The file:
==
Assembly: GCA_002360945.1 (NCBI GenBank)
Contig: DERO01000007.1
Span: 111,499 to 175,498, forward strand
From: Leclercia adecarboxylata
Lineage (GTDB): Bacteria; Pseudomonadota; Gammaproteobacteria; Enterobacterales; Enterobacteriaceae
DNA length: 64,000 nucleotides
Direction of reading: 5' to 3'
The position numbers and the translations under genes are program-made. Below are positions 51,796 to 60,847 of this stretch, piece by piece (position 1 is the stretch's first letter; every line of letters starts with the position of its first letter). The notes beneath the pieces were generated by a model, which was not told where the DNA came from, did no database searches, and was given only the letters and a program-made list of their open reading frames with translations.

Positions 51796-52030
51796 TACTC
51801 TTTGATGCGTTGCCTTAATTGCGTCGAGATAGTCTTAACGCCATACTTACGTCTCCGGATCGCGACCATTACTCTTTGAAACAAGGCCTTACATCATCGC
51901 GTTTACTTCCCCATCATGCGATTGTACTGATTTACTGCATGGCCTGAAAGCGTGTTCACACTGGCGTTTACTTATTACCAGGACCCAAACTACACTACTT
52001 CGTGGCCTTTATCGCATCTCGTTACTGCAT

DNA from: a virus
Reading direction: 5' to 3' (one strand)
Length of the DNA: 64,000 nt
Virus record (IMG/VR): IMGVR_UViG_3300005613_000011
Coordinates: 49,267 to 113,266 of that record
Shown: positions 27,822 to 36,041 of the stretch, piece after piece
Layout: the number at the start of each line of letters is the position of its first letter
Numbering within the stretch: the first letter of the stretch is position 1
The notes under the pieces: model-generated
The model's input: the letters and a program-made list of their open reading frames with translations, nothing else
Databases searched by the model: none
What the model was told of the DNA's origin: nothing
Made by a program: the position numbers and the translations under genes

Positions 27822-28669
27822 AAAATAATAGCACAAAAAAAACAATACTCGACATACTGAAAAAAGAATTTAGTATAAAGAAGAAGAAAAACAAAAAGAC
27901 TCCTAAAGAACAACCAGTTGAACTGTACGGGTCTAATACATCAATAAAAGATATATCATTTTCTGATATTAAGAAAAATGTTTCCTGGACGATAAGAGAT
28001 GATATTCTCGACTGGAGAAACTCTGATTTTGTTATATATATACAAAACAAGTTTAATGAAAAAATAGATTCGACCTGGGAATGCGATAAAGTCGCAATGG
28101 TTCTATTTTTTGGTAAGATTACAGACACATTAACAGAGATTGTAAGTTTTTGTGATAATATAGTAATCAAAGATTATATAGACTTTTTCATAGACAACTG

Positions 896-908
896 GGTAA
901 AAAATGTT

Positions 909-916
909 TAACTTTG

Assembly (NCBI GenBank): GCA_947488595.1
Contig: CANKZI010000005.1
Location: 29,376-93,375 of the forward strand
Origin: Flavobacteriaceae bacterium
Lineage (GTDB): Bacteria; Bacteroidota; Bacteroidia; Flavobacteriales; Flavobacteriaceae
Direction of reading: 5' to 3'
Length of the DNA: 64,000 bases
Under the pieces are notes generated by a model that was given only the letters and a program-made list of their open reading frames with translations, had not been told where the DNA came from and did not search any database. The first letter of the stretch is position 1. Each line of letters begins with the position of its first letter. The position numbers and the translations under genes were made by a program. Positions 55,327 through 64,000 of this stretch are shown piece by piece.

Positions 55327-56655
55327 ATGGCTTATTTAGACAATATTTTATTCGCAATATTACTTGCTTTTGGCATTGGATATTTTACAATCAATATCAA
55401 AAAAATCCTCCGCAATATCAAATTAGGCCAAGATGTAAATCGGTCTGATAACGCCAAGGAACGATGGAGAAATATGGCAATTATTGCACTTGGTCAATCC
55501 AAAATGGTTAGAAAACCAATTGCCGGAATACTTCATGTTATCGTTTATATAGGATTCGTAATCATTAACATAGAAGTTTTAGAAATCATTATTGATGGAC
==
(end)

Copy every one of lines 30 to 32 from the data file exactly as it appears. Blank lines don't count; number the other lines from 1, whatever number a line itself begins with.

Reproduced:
28001 GATATTCTCGACTGGAGAAACTCTGATTTTGTTATATATATACAAAACAAGTTTAATGAAAAAATAGATTCGACCTGGGAATGCGATAAAGTCGCAATGG
28101 TTCTATTTTTTGGTAAGATTACAGACACATTAACAGAGATTGTAAGTTTTTGTGATAATATAGTAATCAAAGATTATATAGACTTTTTCATAGACAACTG

Positions 896-908